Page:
Danny McBride joins her as Tennessee, and the famous comedian behind it Eastwards and down turns in his most direct acting performance to date. He’s in full command of the comic and seems completely at ease making rude jokes and pushing boundaries, while keeping his cool during the film’s most tense moments. I have no complaints that McBride can’t unfold his propensity for sarcasm or brutal vulgarity, but there was room in the film’s cast to do just that. No one steps up to fill the Bill “game over, man!” Paxton shoes that could clearly use this gory, campy movie.
A leak… of your blood and guts
Right, death. although Alien: Covenant starts out as a space exploration story, it evolves into a gruesome, militaristic movie…with a serious jones for horror movie camp. Many people die and their unfortunate fate is sent by telegram. In an early example, a crew member is collecting delicate biological matter on a new planet, and asks her to proceed with caution with a gun-wielding companion. His short response: “I have to start leaking.” The crowd at my screening burst out laughing.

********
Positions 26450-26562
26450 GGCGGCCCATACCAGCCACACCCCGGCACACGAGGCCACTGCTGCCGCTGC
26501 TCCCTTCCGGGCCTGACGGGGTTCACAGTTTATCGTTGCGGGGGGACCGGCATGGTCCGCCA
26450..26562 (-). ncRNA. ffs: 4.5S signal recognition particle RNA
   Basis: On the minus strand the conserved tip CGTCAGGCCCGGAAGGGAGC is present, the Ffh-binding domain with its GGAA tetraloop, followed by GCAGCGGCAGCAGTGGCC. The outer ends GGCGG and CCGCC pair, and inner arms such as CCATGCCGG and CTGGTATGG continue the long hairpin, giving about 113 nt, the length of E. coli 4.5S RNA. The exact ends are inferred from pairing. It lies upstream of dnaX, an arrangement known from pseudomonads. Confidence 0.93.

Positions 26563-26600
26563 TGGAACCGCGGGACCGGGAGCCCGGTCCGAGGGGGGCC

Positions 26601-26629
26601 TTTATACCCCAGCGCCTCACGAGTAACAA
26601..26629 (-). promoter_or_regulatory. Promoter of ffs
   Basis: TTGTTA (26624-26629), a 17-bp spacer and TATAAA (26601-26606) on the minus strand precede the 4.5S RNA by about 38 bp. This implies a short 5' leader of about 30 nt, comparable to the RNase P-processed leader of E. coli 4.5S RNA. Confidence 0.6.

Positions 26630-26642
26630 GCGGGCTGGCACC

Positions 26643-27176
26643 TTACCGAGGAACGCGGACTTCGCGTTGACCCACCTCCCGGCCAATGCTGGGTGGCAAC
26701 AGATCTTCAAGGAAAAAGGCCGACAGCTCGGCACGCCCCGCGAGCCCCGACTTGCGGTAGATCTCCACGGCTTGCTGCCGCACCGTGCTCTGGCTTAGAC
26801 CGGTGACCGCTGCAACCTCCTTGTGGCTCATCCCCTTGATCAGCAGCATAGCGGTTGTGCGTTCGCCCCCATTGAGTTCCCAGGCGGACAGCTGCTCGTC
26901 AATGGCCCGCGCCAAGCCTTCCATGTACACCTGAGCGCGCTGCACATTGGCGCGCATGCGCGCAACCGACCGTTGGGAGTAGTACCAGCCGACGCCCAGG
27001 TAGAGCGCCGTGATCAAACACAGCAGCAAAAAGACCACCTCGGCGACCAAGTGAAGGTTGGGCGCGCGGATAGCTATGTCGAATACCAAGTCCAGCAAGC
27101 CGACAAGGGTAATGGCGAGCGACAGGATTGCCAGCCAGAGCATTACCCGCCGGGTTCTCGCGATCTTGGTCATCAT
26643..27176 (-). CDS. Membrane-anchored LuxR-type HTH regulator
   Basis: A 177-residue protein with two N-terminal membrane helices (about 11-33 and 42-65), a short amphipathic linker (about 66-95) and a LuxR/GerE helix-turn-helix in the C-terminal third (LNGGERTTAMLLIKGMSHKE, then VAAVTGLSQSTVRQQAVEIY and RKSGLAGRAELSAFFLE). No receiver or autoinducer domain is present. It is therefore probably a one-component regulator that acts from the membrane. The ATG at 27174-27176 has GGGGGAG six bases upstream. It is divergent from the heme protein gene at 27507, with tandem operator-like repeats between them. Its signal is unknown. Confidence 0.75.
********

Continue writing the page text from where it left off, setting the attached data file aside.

Almost every death starts cheaply, and this fact may terrify fans who enjoy the drawn-out suspense that characterizes the best Alien movies. That said, I was happy with a large series entry that jerked the voltage valve in the opposite direction. The audience of my review screening laughed, cheered and immediately sink their teeth into these moments, because we knew, we knewthat a xenomorph like we’d never seen before would totally surprise these Covenant crew members.
This telegraphing does not always work in favor of the film. One of the film’s most crucial plot points is revealed by a duh-totally obvious moment before the first hour is up. This reveal sends shockwaves through the rest of the film, as it provides an unwelcome answer to the question, “will this one bad thing happen?” As result, Covenant is virtually devoid of a climax.